In December, FCC Chair Jessica Rosenworcel sent a letter to twelve senators in response to their June 2022 letter inquiring about combating robocalls. In the letter, Rosenworcel highlighted the FCC’s efforts to combat robocalls by discussing the agency’s “important” proposed rules, adopted in May, to ensure gateway providers that channel international call traffic comply with STIR/SHAKEN caller ID authentication protocols and validate the identity of the providers whose traffic they are routing to help weed out robocalls (covered by InfoBytes here). She also highlighted the FCC’s enforcement efforts, such as a December action where the FCC announced a nearly $300 million fine against an auto warranty scam robocall campaign for TCPA and Truth in Caller ID Act violations—“largest robocall operation the FCC has ever investigated” (covered by InfoBytes here).
Rosenworcel requested additional authority from Congress to combat robocalls and robotexts more effectively. Specifically, Rosenworcel asked the senators to “fix the definition of autodialer” – since robotexts are neither prerecorded nor artificial voice calls, the TCPA only provides consumers protection from robotexts if they are sent from autodialers. She further noted that the Supreme Court's decision in Facebook v. Duguid (covered by a Buckley Special Alert) narrowed the definition of autodialer under the TCPA, resulting in the law only covering equipment that generates numbers randomly and sequentially. She wrote that as a result, “equipment that simply uses lists to generate robotexts means that fewer robotexts may be subject to TCPA protections, and as a result, this decision may be responsible for the rise in robotexts.” Among other things, she also requested that Congress update the TCPA to permit for administrative subpoenas for all types of non-content customer records, and for Congress to grant the FCC the authority and resources to increase court enforcement of fines.
On January 6, the FCC announced a notice of proposed rulemaking (NPRM) to launch a formal proceeding for strengthening the Commission’s rules for notifying customers and federal law enforcement of breaches of customer proprietary network information (CPNI). FCC Chairwoman Jessica Rosenworcel noted that “given the increase in frequency, sophistication, and scale of data leaks, we must update our rules to protect consumers and strengthen reporting requirements.” She commented that the “new proceeding will take a much-needed, fresh look at our data breach reporting rules to better protect consumers, increase security, and reduce the impact of future breaches.” The NPRM, which seeks to improve alignment with recent developments in federal and state data breach laws covering other sectors, would require telecommunications providers to notify impacted customers of CPNI breaches without unreasonable delay, thus eliminating the current seven business day mandatory waiting period for notifying customers of a breach.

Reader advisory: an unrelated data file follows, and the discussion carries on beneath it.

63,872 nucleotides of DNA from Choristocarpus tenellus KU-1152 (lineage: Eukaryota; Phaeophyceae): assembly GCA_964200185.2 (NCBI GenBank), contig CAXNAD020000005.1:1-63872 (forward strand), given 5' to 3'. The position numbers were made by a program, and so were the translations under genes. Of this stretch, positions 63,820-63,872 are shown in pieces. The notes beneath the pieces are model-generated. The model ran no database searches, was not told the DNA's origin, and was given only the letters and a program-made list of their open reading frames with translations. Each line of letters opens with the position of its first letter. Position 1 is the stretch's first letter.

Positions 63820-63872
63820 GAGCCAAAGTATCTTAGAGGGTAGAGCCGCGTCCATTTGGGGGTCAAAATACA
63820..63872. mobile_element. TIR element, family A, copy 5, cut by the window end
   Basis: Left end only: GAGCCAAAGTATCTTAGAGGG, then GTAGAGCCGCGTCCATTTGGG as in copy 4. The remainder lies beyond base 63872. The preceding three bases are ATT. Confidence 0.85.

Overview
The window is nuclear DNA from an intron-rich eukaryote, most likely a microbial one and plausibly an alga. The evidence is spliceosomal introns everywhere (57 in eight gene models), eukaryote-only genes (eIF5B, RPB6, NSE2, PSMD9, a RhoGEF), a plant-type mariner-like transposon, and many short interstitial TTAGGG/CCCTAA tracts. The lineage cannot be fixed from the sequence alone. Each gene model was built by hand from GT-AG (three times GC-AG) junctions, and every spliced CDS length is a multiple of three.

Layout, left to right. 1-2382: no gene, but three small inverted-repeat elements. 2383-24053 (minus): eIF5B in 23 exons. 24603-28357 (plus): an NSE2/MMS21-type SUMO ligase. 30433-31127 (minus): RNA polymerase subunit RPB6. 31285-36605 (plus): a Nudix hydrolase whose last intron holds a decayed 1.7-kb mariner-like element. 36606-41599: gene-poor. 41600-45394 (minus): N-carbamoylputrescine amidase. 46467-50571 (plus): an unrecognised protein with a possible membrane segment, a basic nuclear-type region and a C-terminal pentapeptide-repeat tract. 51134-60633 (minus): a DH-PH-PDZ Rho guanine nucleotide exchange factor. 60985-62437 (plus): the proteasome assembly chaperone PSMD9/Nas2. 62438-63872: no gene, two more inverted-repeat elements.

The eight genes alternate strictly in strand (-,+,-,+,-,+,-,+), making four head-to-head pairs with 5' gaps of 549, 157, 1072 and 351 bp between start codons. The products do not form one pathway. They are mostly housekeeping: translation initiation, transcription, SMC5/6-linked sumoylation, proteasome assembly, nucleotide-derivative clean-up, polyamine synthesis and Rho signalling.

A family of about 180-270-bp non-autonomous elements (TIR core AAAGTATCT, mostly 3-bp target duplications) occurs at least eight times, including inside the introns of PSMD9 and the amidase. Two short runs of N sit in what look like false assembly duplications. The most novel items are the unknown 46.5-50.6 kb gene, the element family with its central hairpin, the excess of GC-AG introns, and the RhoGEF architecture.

Among other things, the FCC requests feedback on whether to establish a specific timeframe (e.g. a requirement to report breaches of customers’ data within 24 or 72 hours of discovery of a breach) or whether a disclosure deadline should vary based on a graduated scale of severity. The FCC also seeks comments on whether a carrier should “be held to have ‘reasonably determined’ a breach has occurred when it has information indicating that it is more likely than not that there was a breach,” and whether the Commission should publish guidance on what constitutes a reasonable determination or adopt a more definite standard. Feedback is also solicited on topics such as threshold triggers, what should be included in a security breach notification, the delivery method of these notifications, and whether to expand the definition of a data breach to also include inadvertent disclosures. Comments are due 30 days after publication in the Federal Register.
On December 21, the FCC announced a nearly $300 million fine against an auto warranty scam robocall campaign for TCPA and Truth in Caller ID Act violations, “which is the largest robocall operation the FCC has ever investigated.” According to the announcement, the two individuals in charge of the operation ran a complex robocall sales lead generation scheme, which was designed to sell vehicle service contracts that were deceptively marketed as car warranties. This “scheme made more than 5 billion robocalls to more than half a billion phone numbers during a three-month span in 2021, using pre-recorded voice calls to press consumers to speak to a ‘warranty specialist’ about extending or reinstating their car’s warranty.” As previously covered by InfoBytes, in July, the FCC took initial action by ordering “phone companies to stop carrying traffic regarding a known robocall scam marketing auto warranties.” The FCC noted that the operation is also the target of an ongoing investigation by the FCC’s Enforcement Bureau and a lawsuit by the Ohio attorney general. The Ohio AG filed a complaint against multiple companies for participating in an alleged unwanted car warranty call operation (covered by InfoBytes here). The complaint, filed in the U.S. District Court for the Southern District of Ohio, alleged that the 22 named defendants “participated in an unlawful robocall operation that bombarded American consumers with billions of robocalls.” In addition to the fine, among other things, the individuals who allegedly ran the operations are prohibited from making telemarketing calls pursuant to FCC actions.